Disclaimer: The following information is provided for educational purposes only and in no way constitutes legal, tax, or financial advice.
A sole proprietorship is the simplest of all business structures. It is not considered a separate legal entity. As such, there is no legal distinction between the owner and the business. The owner is responsible for all the debts and liabilities of the business.
You start a sole proprietorship simply by conducting business. Sole proprietorships do not have to register with the state to exist. However, there can be local registration requirements such as ‘doing business as’ (DBA) filings, permits, and license requirements you need to comply with once you start the sole proprietorship.
Example: Jane Smith starts offering web design services and invoices her clients under her legal name, Jane Smith. She has not filed any paperwork with the state to choose a different structure, such as an LLC or a Corporation. As such, Jane has a sole proprietorship.
If you start doing business under a name other than your legal name, then you will probably have to file a DBA, also called an assumed name, a fictitious name, or a trade name. Most states require DBA filings, but there are a few states that do not require DBA filings. Check the requirements for the state & county in which your business is located.
Example: Daniel Johnson decides he wants to offer his services to mow lawns under the name Daniel’s Lawn Mowing Services. He is not offering his services under his legal name but rather under an assumed name. Most states would require Daniel to file a DBA with the appropriate local county. For example, if his business is located in Texas, he would have to file a DBA.
DBA filing requirements vary state-by-state. It is important to check your state requirements.
Example: Let’s say Daniel offers his mowing lawn services in Bexar County and Travis County, Texas. In Texas, DBAs for sole proprietorships are filed with the office of the county clerk in the county where a business premise is maintained. If no business premise is maintained, the assumed name certificate is filed in all counties where business is conducted under the assumed name. Scenario 1: Let’s say Daniel maintains his business premises in Bexar County. He would then file a DBA in Bexar County. Scenario 2: Daniel does not have any business premises. He then has to file the DBAs in both Bexar County and Travis County.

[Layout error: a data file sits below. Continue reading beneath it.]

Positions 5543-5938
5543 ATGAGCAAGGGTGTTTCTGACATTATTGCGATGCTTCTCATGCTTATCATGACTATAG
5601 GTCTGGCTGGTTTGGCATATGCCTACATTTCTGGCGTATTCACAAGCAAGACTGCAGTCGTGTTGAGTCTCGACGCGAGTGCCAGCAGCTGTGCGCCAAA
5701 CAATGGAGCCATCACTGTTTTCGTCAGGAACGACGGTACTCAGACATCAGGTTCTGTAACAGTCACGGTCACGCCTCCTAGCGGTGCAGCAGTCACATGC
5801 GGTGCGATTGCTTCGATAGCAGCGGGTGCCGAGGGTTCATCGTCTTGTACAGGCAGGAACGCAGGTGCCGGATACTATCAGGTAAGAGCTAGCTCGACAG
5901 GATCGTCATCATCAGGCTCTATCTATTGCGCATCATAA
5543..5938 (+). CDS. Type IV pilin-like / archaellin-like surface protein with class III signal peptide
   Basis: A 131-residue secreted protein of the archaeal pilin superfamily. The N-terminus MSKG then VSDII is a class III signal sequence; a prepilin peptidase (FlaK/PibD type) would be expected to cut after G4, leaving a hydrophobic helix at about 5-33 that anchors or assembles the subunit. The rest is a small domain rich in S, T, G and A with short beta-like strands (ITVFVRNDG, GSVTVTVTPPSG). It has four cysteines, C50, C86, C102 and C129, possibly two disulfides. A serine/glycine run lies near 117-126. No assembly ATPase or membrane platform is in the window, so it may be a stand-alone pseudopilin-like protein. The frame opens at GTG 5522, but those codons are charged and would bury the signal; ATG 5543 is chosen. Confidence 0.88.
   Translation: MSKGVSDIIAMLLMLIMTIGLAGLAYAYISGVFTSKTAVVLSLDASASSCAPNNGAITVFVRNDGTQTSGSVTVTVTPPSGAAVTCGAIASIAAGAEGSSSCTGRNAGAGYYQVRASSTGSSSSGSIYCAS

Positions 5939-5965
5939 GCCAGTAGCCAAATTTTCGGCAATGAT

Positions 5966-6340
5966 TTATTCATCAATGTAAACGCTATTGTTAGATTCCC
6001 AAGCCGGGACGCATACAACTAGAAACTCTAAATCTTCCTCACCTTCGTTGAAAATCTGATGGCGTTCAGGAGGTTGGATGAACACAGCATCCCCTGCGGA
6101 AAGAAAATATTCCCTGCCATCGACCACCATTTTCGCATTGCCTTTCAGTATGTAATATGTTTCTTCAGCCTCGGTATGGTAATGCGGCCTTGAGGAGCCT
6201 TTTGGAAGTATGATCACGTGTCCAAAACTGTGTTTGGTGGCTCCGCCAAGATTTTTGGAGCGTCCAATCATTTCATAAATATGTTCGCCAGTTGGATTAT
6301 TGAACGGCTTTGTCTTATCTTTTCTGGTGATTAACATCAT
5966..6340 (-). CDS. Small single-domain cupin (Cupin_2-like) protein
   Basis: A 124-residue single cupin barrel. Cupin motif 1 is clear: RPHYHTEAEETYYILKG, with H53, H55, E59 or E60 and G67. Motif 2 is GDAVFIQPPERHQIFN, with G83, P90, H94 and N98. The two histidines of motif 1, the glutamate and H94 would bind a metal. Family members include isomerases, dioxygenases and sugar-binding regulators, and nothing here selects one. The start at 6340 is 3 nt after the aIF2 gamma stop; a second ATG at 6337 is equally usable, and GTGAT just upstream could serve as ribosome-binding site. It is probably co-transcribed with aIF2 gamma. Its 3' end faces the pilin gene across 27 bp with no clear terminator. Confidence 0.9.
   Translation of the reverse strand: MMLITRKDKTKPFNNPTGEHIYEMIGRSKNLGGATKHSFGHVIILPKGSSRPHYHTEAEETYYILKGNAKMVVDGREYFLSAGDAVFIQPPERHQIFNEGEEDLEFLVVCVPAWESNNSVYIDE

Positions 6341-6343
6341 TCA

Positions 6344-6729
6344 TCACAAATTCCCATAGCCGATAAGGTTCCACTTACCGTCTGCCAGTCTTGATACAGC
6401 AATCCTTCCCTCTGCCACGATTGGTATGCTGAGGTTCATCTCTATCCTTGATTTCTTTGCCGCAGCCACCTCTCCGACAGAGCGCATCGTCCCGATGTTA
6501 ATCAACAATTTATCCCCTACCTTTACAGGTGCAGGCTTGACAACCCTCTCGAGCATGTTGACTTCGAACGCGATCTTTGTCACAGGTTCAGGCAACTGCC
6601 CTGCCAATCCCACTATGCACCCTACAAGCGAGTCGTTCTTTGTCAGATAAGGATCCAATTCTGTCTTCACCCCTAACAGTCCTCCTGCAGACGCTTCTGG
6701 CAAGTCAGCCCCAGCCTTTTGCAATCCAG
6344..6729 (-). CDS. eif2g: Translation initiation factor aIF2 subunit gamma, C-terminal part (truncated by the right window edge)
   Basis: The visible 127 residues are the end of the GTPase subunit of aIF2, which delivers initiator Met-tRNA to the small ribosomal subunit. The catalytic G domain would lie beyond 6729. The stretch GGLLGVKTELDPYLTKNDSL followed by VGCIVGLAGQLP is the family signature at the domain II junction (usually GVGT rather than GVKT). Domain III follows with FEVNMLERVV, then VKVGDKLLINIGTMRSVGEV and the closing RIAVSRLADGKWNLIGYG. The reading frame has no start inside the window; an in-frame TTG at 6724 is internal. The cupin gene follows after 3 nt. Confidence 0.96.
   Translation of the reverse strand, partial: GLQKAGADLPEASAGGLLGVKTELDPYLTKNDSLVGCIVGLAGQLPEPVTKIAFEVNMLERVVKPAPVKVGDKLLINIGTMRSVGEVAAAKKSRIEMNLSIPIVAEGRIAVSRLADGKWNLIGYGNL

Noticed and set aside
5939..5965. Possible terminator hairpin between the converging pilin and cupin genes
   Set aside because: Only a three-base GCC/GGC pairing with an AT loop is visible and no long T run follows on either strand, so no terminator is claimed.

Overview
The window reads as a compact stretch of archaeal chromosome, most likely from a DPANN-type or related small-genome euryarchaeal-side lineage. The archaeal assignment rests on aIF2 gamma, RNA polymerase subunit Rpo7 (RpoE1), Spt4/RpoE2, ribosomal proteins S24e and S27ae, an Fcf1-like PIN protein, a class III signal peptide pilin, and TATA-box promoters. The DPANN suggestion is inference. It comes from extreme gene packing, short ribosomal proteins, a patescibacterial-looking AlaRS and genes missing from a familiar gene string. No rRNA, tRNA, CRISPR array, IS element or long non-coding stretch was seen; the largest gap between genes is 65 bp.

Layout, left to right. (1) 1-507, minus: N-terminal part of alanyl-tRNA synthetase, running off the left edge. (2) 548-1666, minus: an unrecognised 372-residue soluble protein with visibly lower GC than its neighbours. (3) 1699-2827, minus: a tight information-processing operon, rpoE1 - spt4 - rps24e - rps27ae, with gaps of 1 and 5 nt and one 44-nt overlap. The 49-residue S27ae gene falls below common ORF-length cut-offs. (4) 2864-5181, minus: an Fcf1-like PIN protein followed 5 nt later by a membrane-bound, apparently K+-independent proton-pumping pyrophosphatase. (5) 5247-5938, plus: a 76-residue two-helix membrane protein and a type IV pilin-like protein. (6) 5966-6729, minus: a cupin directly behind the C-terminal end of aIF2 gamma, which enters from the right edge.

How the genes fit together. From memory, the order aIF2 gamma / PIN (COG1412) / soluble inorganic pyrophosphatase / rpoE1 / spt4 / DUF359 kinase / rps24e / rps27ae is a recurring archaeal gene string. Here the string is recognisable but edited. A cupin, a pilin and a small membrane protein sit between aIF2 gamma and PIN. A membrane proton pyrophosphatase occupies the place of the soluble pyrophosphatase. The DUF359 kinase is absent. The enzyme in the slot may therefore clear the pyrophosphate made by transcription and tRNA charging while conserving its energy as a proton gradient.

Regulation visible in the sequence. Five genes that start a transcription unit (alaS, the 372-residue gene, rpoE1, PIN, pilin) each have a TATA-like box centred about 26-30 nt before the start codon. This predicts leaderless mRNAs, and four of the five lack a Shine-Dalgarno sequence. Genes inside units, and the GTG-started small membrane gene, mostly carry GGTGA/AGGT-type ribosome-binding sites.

Different counties have different forms and requirements. It is best to either contact the county clerk or check the county website for any requirements and forms you can use.
DBA filings are required so that people know who owns and operates the business in case of a lawsuit. Without a DBA filing, it could be difficult and expensive to find out who the owner is.
Penalties vary depending on the state. In Texas, failure to file a DBA can result in both civil and criminal penalties.
Example: Daniel has not filed a DBA for Daniel’s Lawn Mowing Services, and gets sued by a disgruntled customer, Bob. Bob has never met Daniel and doesn’t know Daniel’s last name. Bob and his attorney spend a total of $350 to find Daniel’s last name and his legal address. In this case, the judge could make Daniel pay $350 because he did not file the DBA, and Bob had to spend this money to locate Daniel for the lawsuit.
An Employer Identification Number (EIN) is a nine-digit number the IRS assigns to businesses for tax and reporting purposes. According to the IRS, a sole proprietor needs an EIN in limited circumstances such as (1) if it has employees, (2) it establishes a pension, profit-sharing or retirement plan, or (3) it files for bankruptcy. Otherwise, most sole proprietors can use their Social Security numbers instead of the EIN.
Even though it’s not required for most sole proprietors, getting an EIN is recommended. Sometimes, banks will require an EIN if you want to open a separate business account. Furthermore, you will have to share the EIN with vendors, contractors, subcontractors, and other entities. If you don’t have one, you have to share your Social Security number, increasing the risk of identity theft. Getting an EIN is free and easy. If you already have a Social Security number, you can apply online for an EIN for your business.
Depending on the type of business, you may need federal, state, county, or local-level licenses.
Federal Licenses & Permits:
If your business is involved in activities supervised and regulated by a federal agency, then you may need to obtain a federal license or permit. That can include certain activities in agriculture, aviation, firearms, ammunition and explosives, fish and wildlife, commercial fisheries, maritime transportation, mining and drilling, nuclear energy, radio and television broadcasting, and transportation and logistics. You can see a detailed list of such activities on the SBA website.
Example: If you manufacture, wholesale, import, or sell alcoholic beverages at a retail location, you will need to register your business and obtain certain federal permits with the U.S. Treasury’s Alcohol and Tobacco Tax and Trade Bureau (TTB).
State, County, and Local Licenses & Permits:
Your state, county, and city may require you to get permits and licenses as well. These requirements vary from state to state, county to county and city to city. For a starting point for your licenses and permits search, see a 50-state guide to licenses on the SBA website.